Pathetic, but true: As a New Yorker, I had never been west of Pennsylvania until I got my first TV reporting job in Las Vegas in 1984. I was 22. I had gotten my introduction into the TV news business as a desk assistant at NBC News in New York City, spending my afternoons and evenings after college classes running down the third floor hallway at 30 Rock with scripts in hand to the control room and Tom Brokaw on the set of Nightly News.
When I think back on my first on-air job in Vegas, I remember one of the saddest stories I have ever covered. It was late at night, my shift just completed, when we got word that a family of five had been killed trying to cross a washed out street in their truck during a rare and wicked rainstorm. It was September 10, 1984. Out in the desert, as police searched on foot and by helicopter for the youngest child -- a 13-week-old baby who'd been carried away by the raging river -- I walked up on the parents and two older children. They looked like mud-caked, life-sized dolls lying among the sand and rocks near the mangled pickup. I quickly realized that the job of a TV news reporter takes you to great places, introduces you to fascinating people and yet exposes you to some of the most dreadful things imaginable.
My next job was with the CBS TV station in Orlando. From the station's Daytona Beach bureau, I covered NASCAR, Spring Break and Bike (motorcycle) Week. I flew with the Blue Angels, parachuted out of a perfectly good airplane on the back of a veteran skydiver dressed as Santa, and got a tattoo on live television -- all in the name of TV news.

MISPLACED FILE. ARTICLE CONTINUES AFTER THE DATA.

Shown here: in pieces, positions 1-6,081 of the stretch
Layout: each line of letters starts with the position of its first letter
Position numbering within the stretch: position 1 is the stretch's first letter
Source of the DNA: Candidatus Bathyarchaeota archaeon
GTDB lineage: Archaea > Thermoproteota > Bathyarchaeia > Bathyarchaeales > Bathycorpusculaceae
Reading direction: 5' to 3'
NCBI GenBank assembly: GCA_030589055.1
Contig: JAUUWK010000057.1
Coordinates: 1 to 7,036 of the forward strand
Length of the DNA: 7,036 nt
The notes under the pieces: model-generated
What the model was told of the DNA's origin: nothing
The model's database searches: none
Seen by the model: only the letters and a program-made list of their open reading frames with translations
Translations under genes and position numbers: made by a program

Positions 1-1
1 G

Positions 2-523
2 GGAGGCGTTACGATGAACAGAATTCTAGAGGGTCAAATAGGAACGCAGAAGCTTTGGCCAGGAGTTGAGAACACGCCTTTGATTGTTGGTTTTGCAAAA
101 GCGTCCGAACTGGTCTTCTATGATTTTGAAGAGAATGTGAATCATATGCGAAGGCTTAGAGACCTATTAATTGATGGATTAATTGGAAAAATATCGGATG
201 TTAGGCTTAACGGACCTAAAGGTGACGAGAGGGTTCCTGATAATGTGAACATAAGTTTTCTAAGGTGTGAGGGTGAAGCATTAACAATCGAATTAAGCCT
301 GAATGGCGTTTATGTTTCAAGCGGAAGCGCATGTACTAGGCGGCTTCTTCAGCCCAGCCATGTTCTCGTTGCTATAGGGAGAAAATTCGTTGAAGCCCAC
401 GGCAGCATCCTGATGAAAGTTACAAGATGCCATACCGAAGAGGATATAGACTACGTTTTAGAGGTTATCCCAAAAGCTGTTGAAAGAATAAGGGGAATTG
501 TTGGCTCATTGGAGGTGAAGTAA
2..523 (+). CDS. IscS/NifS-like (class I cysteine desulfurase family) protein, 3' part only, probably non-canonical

From Orlando I moved to the CBS station in Tampa/St. Petersburg. I covered countless hurricanes, the U.S. military's efforts to feed starving refugees in Somalia, the Oklahoma City bombing, and the reaction to OJ Simpson's "not guilty" verdict on the streets of Los Angeles.
After nearly a dozen years in Florida, I moved to Washington and have been here at FOX 5 ever since. That was 17 years ago. I helped cover the Beltway snipers' reign of terror and the Sept. 11, 2001 terrorist attacks. I spent much of that day and night looking at the Pentagon from about a half-mile away knowing a number of my hometown and childhood friends had been killed at the World Trade Center.
A typical day as a TV reporter covering local news in and around the nation's capital can begin with an interview of a local representative in the halls of Congress and end on the scene of a murder or fire in one of our outlying neighborhoods.
I get the biggest kick out of meeting everyday people, most who are extraordinarily kind and considerate and don't hold it against us that we come to them most often at their highest or lowest moments.
When I was 10, I made a home movie (8mm film) of myself dressed in a sports jacket and tie, pretending to be a newscaster sitting at a tiny desk in our basement on Long Island. At a fairly young age, I dreamed of being a TV newsman when I grew up. Not that I have ever grown up, but I can truly say I enjoy going to work almost every day. I am one of the lucky ones.
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